Guest post by Gursimran Kaur Bakshi, National University Of Study And Research In Law, Ranchi.
I am what I am, so take me as I am.
-Johann Wolfgang (German Thinker)
On 16 July 2020, in the significant ruling of Rana v. Hungary, the European Court of Human Rights observed, unanimously, that the lack of legal capacity to change one’s gender and name violates the right to self-determination. Furthermore, it was argued that the use of medical examination to prove one’s Sexual Orientation and Gender Identity (SOGI) violates their right to privacy enshrined in Article 8 of the European Convention on Human Rights (ECHR).
This post questions the legitimacy of medical examinations on Lesbian, Gay, Bisexual, Transgender, and Intersex (LGBTI+) people to assess their SOGI claims of asylum (SOGICA). The European Union’s (EU) Qualification Directive 2011/95 /EU (Directive) duly acknowledges the fact that asylum-seekers in many situations cannot furnish evidence of their ill-treatment in their country of origin (COI). Hence, certain parts of their asylum application cannot be determined objectively through documentary evidence.
Notably, Article 4(5) of the Directive denotes that in the absence of documentary evidence to be submitted by the applicant, the following conditions need to be taken care off- applicants’ genuine efforts to substantiate the application, satisfactory explanation in the absence of evidence, persecution story does not contradict the information available about his home state, and general credibility of the applicant is established. Article 4 of the Directive allows authorities to adopt methods for the individual assessment of facts, statements, and other aspects of the asylum application, when an applicant is unable to furnish evidence. This includes information on COI, relevant statements and documents showing whether the applicant has been subjected to persecution, determination of personal factors such as background and gender to name a few.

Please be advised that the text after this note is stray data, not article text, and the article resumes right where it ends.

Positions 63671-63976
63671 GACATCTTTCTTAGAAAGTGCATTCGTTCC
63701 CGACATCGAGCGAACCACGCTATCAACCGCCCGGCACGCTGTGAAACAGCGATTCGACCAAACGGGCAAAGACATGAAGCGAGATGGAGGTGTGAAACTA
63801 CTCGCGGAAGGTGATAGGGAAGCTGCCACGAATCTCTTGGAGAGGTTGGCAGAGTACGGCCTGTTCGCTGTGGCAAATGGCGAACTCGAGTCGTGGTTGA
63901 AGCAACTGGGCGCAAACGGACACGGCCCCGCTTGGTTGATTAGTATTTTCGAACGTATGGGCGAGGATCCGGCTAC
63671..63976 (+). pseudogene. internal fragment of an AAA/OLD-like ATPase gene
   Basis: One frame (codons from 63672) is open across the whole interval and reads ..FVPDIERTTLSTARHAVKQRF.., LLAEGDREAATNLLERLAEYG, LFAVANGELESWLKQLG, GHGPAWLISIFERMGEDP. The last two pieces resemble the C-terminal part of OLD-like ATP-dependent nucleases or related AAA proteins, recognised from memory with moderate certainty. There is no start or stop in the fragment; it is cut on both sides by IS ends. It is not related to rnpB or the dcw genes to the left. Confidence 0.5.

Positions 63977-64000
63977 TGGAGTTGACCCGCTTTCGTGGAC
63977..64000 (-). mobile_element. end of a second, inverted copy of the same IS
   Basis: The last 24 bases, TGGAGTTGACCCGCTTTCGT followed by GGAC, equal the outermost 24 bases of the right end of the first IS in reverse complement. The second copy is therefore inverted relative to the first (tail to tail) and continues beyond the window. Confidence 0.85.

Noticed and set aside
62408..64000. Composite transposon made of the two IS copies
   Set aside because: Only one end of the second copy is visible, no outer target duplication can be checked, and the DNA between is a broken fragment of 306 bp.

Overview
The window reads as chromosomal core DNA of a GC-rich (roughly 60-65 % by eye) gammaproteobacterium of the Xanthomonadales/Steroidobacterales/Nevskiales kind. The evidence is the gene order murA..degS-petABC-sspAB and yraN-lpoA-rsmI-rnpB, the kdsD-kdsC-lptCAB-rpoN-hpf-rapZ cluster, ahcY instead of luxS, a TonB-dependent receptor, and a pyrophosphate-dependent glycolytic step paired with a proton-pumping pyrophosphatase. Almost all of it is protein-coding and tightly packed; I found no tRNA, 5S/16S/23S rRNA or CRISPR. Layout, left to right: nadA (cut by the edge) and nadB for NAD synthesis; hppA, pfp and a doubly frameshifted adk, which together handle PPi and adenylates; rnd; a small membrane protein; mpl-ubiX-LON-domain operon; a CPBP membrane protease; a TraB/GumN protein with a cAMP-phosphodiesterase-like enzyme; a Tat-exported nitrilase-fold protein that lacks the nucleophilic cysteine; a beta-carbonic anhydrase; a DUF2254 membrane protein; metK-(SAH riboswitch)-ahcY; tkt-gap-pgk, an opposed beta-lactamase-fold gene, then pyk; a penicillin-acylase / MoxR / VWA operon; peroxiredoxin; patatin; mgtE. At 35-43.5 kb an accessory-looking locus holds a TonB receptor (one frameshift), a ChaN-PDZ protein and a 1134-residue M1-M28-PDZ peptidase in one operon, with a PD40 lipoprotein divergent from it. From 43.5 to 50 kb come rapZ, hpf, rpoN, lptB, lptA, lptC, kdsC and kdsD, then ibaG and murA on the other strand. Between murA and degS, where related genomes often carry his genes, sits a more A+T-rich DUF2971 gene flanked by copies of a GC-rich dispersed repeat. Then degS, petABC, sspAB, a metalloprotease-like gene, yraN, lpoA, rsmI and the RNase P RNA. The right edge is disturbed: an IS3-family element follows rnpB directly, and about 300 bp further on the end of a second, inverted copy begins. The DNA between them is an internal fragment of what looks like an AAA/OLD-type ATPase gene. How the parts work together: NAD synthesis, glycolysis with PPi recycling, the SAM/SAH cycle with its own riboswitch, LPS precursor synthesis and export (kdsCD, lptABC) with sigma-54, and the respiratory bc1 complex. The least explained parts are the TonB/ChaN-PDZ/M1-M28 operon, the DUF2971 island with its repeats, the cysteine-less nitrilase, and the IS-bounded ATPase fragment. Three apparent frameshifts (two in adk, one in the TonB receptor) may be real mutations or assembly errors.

In this context, many countries like the Czech Republic and Hungary have subjected LGBTI+ asylum-seekers to various forms of medical examinations to decide the credibility of their SOGICA. ‘Fleeing Homophobia’, a report by Sabine Jansen & Thomas Spijkerboer, observes that in the context of asylum Europe still categorises LGBTI+ identities in medical, psychiatric and psychological terms.
Testing the Untestable
In 2010, the Czech Republic and Slovenia introduced the use of Penile Plethysmographic tests or arousal tests on Gay men to determine their SOGICA. Plethysmography is an instrument used to measure the change in the size of genitals either from a change in the genital blood flow or from the volume of the surrounding air in response to sexually explicit audio or visual stimuli using conductors attached to the genitals. These tests have been used in erectile dysfunction examinations, and to treat dyspareunia or even to ‘treat’ sex offenders. Notably, in none of the cases the effectiveness of these measures has been backed by scientific evidence.